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The rising moon has hid the stars ;
Lie on the landscape green,
And silver white the river gleams,
Had dropt her silver bow
On such a tranquil night as this,
When, sleeping in the grove,
Like Dian's kiss, unasked, unsought,
Nor voice, nor sound betrays
It comes, - the beautiful, the free,
In silence and alone
To seek the elected one.
It lifts the boughs, whose shadows deep,
And kisses the closed eyes
O, weary hearts ! O, slumbering eyes !
Are fraught with fear and pain,
No one is so accursed by fate,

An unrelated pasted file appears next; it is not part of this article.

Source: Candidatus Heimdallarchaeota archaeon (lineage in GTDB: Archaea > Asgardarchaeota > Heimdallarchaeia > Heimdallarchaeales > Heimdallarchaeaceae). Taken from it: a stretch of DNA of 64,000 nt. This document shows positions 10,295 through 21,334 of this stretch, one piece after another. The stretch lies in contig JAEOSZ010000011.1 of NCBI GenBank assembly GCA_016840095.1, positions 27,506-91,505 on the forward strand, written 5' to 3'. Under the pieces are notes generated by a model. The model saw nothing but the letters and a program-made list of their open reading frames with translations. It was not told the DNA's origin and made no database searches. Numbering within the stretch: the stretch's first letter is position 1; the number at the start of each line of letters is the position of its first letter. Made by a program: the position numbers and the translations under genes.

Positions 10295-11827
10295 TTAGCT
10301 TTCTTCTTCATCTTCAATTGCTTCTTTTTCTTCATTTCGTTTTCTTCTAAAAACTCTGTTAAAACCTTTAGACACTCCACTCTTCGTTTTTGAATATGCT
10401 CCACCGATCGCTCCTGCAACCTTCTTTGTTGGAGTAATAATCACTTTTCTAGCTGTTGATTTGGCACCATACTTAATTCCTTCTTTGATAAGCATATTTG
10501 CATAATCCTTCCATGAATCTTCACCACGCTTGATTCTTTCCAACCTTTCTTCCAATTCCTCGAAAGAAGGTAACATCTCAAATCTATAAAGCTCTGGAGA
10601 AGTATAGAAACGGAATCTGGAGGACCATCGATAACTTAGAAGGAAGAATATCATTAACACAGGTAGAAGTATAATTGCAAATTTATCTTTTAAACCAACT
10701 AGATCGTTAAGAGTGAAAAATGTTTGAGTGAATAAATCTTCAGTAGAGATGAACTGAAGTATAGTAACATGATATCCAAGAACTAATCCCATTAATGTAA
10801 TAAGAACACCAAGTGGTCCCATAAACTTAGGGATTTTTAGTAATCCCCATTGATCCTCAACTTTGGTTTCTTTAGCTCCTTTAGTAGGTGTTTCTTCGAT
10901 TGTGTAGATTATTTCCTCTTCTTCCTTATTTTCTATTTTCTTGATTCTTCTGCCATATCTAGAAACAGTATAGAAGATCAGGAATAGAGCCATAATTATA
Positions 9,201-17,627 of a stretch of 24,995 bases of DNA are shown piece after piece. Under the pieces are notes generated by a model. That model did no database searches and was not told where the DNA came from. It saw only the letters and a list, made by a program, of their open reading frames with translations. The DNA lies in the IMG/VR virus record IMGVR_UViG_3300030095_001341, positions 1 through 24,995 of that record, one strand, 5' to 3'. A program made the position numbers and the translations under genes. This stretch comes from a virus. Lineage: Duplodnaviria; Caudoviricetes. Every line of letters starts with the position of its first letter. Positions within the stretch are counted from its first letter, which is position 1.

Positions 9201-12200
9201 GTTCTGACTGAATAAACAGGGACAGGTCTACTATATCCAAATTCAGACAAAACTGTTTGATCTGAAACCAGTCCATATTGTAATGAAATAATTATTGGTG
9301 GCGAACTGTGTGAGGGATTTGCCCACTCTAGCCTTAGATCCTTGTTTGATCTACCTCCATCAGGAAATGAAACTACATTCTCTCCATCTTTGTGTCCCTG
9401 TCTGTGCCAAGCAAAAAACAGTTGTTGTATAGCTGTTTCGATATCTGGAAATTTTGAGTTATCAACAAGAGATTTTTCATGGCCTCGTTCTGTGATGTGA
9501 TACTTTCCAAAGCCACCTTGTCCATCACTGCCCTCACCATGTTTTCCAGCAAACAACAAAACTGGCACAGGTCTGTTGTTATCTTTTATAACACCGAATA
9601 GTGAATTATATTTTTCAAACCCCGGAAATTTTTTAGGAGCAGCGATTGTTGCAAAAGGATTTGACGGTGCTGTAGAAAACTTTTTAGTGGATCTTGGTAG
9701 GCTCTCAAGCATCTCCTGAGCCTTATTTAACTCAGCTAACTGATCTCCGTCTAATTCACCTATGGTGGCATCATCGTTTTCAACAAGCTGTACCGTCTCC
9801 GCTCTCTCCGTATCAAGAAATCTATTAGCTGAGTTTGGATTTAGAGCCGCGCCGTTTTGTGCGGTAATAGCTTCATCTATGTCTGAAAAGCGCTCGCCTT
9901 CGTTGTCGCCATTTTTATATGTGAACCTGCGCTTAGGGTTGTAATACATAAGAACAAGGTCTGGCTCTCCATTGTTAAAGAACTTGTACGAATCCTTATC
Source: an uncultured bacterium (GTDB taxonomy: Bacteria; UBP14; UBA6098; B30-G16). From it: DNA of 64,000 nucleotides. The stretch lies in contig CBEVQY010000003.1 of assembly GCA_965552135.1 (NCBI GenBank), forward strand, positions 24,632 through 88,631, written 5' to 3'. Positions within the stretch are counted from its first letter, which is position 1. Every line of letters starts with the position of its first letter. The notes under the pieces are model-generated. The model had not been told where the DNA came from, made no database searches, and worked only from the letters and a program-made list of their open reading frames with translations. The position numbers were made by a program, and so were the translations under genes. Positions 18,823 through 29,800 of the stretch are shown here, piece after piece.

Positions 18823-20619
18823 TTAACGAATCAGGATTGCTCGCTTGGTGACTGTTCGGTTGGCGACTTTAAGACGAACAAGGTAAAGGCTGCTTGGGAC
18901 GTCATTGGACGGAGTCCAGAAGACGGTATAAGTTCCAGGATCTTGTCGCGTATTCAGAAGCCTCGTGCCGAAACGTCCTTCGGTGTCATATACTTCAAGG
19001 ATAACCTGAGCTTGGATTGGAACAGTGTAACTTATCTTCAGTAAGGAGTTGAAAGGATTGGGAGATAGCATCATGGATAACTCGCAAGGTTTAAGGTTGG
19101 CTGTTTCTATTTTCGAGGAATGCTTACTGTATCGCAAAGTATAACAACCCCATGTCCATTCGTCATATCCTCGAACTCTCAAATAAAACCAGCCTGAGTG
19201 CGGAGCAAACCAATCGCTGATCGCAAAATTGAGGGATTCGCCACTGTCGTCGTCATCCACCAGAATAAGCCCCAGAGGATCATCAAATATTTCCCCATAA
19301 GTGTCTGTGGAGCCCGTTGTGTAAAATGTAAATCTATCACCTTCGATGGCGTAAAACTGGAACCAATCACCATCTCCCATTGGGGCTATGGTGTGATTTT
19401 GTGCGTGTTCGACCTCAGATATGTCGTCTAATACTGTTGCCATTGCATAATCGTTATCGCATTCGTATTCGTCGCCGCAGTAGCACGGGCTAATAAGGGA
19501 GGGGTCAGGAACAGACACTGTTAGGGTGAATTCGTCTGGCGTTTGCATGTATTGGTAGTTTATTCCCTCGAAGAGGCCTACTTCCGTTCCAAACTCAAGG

But some heart, though unknown,
Responds, — as if with unseen wings, An angel touched its quivering strings ;
And whispers, in its song, “Where hast thou stayed so long !”
THE TWO LOCKS OF HAIR.
TROM THE GERMAN OF PFIZER.
A youth, light-hearted and content,
I wander through the world ; Here, Arab-like, is pitched my tent
And straight again is furled.
Yet oft I dream, that once a wife
Close in my heart was locked, And in the sweet repose of life
A blessed child I rocked.
I wake! Away that dream,
-away! Too long did it remain ! So long, that both by night and day
It ever comes again.
The end lies ever in my thought ;
To a grave so cold and deep The mother beautiful was brought ;
Then dropt the child asleep.
But now the dream is wholly o’er,
I bathe mine eyes and see ; And wander through the world once more,
A youth so light and free.
Two locks, -and they are wondrous fair, —
Left me that vision mild ;
The blond is from the child.